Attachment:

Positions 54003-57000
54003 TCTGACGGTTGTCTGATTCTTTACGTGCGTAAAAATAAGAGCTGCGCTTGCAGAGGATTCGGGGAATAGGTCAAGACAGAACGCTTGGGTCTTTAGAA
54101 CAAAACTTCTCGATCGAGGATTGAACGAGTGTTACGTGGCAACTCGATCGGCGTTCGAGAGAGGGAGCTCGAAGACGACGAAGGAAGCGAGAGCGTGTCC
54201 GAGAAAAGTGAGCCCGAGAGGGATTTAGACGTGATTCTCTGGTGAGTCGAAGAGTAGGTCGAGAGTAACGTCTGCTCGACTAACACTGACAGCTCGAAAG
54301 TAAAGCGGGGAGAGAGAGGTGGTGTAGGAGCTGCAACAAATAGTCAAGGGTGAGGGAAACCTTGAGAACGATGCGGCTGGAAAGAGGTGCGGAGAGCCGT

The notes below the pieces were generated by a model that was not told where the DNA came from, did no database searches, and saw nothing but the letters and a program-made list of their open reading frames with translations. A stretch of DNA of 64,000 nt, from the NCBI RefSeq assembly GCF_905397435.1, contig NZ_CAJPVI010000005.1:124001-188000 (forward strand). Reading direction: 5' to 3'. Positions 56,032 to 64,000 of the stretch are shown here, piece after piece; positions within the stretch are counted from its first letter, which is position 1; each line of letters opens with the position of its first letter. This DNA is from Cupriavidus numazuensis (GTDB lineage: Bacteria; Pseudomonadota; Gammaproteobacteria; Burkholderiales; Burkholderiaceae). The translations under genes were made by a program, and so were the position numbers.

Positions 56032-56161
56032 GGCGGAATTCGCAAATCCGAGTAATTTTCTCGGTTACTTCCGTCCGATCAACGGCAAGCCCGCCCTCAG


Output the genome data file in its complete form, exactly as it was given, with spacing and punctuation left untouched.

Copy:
Positions 54003-57000
54003 TCTGACGGTTGTCTGATTCTTTACGTGCGTAAAAATAAGAGCTGCGCTTGCAGAGGATTCGGGGAATAGGTCAAGACAGAACGCTTGGGTCTTTAGAA
54101 CAAAACTTCTCGATCGAGGATTGAACGAGTGTTACGTGGCAACTCGATCGGCGTTCGAGAGAGGGAGCTCGAAGACGACGAAGGAAGCGAGAGCGTGTCC
54201 GAGAAAAGTGAGCCCGAGAGGGATTTAGACGTGATTCTCTGGTGAGTCGAAGAGTAGGTCGAGAGTAACGTCTGCTCGACTAACACTGACAGCTCGAAAG
54301 TAAAGCGGGGAGAGAGAGGTGGTGTAGGAGCTGCAACAAATAGTCAAGGGTGAGGGAAACCTTGAGAACGATGCGGCTGGAAAGAGGTGCGGAGAGCCGT

The notes below the pieces were generated by a model that was not told where the DNA came from, did no database searches, and saw nothing but the letters and a program-made list of their open reading frames with translations. A stretch of DNA of 64,000 nt, from the NCBI RefSeq assembly GCF_905397435.1, contig NZ_CAJPVI010000005.1:124001-188000 (forward strand). Reading direction: 5' to 3'. Positions 56,032 to 64,000 of the stretch are shown here, piece after piece; positions within the stretch are counted from its first letter, which is position 1; each line of letters opens with the position of its first letter. This DNA is from Cupriavidus numazuensis (GTDB lineage: Bacteria; Pseudomonadota; Gammaproteobacteria; Burkholderiales; Burkholderiaceae). The translations under genes were made by a program, and so were the position numbers.

Positions 56032-56161
56032 GGCGGAATTCGCAAATCCGAGTAATTTTCTCGGTTACTTCCGTCCGATCAACGGCAAGCCCGCCCTCAG